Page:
In my dream, I’m in my grandparents’ driveway, checking my e-mail on my phone. A literary agent, one who has already rejected me in real life, is being incredibly confusing about what she wants from me. I go to format my manuscript properly, and find all kinds of nonsensical spelling errors.
I wake up and check my phone with the same motivations I had in the dream. As if reminding me that I’m really, truly awake, a rejection letter sits at the top of my inbox. The roach letter informs me that this particular agent “just wasn’t hooked enough,” but “wouldn’t be at all surprised if another agent feels differently.” She wishes me luck.
These letters always make me think of the suicide prevention signs they post on the Golden Gate bridge, or other such locations throughout the world. I’ve seen ones from Japan that say “Please reconsider!” Whatever else you can say about literary agents, they know that anyone’s first reaction upon opening these letters is “Goddamnit,” followed by whining.
I also think of the “it’s not you, it’s me” speech, brought to fame partially by real life and partially by Seinfeld. I think every single rejection I’ve gotten has reminded me that this is a “subjective” business and told me to keep trying. I’m not sure to what extent I should believe them. There is no way of discerning, from a roach letter, whether your work, through no fault of its own, just isn’t of interest to that particular agent, or if there is some crippling flaw to it that will make all agents run and hide.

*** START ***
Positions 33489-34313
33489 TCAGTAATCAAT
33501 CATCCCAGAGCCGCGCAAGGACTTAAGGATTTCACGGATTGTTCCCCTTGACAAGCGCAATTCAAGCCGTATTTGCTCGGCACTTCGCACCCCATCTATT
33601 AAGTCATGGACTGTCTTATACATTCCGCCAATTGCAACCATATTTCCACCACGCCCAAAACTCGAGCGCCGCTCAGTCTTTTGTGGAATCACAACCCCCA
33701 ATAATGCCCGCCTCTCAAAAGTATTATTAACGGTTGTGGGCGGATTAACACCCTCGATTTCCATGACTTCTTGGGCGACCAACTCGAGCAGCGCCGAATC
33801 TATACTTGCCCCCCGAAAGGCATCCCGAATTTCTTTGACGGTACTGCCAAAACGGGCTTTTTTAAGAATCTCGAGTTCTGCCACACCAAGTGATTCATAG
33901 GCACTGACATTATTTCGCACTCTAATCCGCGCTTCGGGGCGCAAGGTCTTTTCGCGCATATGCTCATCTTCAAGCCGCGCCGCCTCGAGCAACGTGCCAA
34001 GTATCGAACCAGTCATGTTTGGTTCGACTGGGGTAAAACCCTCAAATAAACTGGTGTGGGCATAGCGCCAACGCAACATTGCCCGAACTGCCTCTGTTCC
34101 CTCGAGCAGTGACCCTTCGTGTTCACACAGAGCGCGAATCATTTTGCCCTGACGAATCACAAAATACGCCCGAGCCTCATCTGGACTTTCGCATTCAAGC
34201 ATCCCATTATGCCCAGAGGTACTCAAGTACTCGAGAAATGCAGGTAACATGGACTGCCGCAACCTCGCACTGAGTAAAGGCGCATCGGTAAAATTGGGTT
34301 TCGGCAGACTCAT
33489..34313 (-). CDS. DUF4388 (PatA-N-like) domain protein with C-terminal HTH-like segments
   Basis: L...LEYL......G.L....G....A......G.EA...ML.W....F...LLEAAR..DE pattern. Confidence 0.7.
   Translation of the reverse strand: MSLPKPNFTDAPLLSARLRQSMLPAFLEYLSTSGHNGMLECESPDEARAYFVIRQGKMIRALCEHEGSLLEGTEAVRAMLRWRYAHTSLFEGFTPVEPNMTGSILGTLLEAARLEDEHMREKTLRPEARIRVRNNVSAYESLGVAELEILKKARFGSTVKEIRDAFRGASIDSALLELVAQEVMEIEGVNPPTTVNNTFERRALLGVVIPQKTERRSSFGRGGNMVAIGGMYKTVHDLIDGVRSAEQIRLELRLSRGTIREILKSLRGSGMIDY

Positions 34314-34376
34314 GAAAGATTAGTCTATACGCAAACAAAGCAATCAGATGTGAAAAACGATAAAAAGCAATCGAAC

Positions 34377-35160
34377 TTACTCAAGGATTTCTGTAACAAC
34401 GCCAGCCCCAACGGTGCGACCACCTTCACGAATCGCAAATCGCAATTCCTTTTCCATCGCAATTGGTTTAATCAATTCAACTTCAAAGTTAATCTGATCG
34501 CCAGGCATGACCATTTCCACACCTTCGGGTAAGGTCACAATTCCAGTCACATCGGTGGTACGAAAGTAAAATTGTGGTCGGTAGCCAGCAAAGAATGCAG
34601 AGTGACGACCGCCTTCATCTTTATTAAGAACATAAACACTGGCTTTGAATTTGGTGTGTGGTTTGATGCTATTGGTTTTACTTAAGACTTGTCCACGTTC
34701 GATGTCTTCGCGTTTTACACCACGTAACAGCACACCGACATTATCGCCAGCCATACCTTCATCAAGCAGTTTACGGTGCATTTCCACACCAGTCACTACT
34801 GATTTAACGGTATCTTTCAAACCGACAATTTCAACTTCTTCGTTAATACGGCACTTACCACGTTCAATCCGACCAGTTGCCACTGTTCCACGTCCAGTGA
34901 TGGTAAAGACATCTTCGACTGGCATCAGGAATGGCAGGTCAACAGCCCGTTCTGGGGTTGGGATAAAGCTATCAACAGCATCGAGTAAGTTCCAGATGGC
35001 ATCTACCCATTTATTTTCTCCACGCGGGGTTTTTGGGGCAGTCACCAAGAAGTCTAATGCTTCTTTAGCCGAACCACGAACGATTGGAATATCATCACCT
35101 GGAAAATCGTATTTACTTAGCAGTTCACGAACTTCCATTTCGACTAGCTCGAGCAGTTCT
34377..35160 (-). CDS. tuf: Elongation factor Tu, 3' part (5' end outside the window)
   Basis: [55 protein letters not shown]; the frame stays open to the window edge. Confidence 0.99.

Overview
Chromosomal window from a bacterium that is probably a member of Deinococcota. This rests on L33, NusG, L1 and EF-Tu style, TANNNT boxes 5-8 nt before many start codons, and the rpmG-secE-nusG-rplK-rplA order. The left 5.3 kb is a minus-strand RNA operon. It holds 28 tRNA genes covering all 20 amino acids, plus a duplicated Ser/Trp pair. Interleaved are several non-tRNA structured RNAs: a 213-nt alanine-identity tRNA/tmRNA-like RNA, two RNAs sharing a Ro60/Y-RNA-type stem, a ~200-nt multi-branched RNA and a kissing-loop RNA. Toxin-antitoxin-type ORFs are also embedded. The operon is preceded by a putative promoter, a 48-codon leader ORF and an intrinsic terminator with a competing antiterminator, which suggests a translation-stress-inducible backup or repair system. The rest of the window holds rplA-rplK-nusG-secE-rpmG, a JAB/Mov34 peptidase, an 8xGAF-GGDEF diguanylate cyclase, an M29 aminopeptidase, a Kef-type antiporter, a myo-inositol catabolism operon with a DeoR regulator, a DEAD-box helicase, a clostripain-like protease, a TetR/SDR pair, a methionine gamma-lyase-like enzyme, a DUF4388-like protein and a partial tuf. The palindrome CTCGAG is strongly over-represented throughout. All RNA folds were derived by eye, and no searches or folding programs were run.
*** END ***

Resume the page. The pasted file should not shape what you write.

“Think of Colonel Sanders,” my husband tells me. “He tried and tried to get investors into his business, but no one was interested in fried chicken. He was turned down, like… I don’t know, hundreds of times.”
Privately, I suspect he’s been taken in by an urban legend, but the moral of the story still stands. It doesn’t matter how many “No”s you get in these situations. You only need one “Yes” to get somewhere. If the Colonel Sanders story is fabricated, there are plenty of true examples to use instead – Life of Pi was rejected a number of times, and then it went on to be a bestseller and a movie. What if Yann Martel had given up? “Grace Kelly,” one of the first big hits by my beloved favorite singer MIKA, was written as a “f*ck you” to record labels that rejected him – “You only want what everybody else says you should want.” What if MIKA had given up? (I, for one, would be much less happy.)
But it’s hard to continue on, as if success will come as a result of sheer force of will, when your inbox is peppered with little “it’s not you, it’s me” speeches, because there’s a decent chance that it really is me. No one will tell me what’s wrong with my work, though, and I’ll get nowhere by second-guessing everything I do. Until some blessed soul says “Hey, this aspect of your book totally blows, you should fix that,” I have little choice but to stay the course, hoping to be the next Colonel Sanders.